PODCAST Stephen F. Cohen: How Washington Provoked—and Perhaps Lost—a New Nuclear Arms Race

Stephen F. Cohen, Professor Emeritus of Russian Studies and Politics at NYU and Princeton, and John Batchelor continue their (usually) weekly discussions of the new US-Russian Cold War. Cohen explains that President Putin’s speech to both houses of the Russian parliament on March 1, somewhat akin to the US president’s annual State of the Union address, was composed of two distinct parts.

Helen Andrews: The Flat Mind of Thomas Friedman

In a column of February 18, Friedman was in familiar form. Which is to say flat earth mode. Once more, his judgments were sweeping and apodictic.  He declared a “code red” on the state of American democracy. “President Trump is either totally compromised by the Russians or is a towering fool, or both, but either way he has shown himself unwilling or unable to defend America against a Russian campaign to divide and undermine our democracy.”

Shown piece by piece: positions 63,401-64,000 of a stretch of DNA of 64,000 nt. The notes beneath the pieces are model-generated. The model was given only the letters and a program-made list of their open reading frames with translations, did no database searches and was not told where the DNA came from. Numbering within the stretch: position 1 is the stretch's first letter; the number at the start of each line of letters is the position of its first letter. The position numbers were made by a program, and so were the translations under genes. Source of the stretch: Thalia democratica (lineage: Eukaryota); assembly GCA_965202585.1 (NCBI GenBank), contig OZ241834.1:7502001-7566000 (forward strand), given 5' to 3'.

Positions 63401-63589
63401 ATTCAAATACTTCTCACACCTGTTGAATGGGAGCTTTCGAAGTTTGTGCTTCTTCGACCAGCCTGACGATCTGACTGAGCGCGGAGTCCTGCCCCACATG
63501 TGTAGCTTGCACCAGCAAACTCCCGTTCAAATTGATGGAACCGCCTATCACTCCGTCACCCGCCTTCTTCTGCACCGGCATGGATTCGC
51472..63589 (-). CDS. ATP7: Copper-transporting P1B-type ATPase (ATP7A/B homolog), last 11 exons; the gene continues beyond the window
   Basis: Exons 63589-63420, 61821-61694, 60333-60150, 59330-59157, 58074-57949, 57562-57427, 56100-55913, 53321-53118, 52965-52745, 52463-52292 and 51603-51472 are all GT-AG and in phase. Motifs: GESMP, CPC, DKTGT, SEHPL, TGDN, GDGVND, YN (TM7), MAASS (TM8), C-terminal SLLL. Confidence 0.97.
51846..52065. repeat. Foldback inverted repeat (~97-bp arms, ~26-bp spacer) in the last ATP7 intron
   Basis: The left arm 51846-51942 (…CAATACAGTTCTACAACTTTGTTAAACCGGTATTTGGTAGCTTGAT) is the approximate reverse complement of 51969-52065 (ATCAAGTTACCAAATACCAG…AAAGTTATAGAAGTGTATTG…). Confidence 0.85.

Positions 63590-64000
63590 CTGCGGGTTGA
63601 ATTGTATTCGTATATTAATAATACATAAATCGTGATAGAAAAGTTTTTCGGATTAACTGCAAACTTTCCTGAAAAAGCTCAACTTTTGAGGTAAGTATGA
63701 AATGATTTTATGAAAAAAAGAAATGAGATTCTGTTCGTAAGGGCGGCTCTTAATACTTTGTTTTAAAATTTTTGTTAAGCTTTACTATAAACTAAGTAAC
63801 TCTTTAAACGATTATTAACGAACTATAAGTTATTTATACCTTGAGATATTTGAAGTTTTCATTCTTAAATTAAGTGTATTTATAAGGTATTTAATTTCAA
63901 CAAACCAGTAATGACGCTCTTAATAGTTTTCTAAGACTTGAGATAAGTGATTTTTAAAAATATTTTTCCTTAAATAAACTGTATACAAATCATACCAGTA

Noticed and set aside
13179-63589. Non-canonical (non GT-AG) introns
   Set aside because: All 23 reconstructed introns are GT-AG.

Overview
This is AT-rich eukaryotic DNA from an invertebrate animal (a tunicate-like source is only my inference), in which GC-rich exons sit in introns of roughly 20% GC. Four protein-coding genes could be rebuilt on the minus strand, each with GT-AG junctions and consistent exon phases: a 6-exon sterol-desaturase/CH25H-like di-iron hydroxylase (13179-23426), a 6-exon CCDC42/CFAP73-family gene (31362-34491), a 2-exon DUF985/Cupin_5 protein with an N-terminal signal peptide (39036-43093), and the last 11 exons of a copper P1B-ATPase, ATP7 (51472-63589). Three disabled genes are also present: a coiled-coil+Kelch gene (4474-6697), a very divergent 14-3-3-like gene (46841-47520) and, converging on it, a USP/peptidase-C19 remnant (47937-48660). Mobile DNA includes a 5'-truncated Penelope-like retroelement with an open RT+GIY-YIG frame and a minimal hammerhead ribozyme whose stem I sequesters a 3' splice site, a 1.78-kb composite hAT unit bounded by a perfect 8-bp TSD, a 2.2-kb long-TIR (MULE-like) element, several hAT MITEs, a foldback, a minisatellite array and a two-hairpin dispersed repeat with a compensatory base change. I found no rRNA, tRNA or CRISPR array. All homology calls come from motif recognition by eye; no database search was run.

Alastair Crooke: Will the War Clouds Pass Us By, Or Will the Storm Break?

…a weak dollar and rising debt servicing costs seems inevitable: thus, the roles seem set for a reversal from the Reagan era. Then it was Russia that overreached, trying to catch up with the US. Now, it may be the vice versa.

Jonathan Marhsall: Why Putin’s Latest Weapons Claims Should Scare Us

Americans should be very concerned about Russian President Vladimir Putin’s announcement on Russia’s breakthroughs in weapons technology – not necessarily because they pose a threat, but because it will mean vast fortunes spent in the U.S. on an arms race, Jonathan Marshall argues.

Excerpt: Widely Reported Section of Vladimir Putin’s Speech on Russian Defense

I will speak about the newest systems of Russian strategic weapons that we are creating in response to the unilateral withdrawal of the United States of America from the Anti-Ballistic Missile Treaty and the practical deployment of their missile defence systems both in the US and beyond their national borders.

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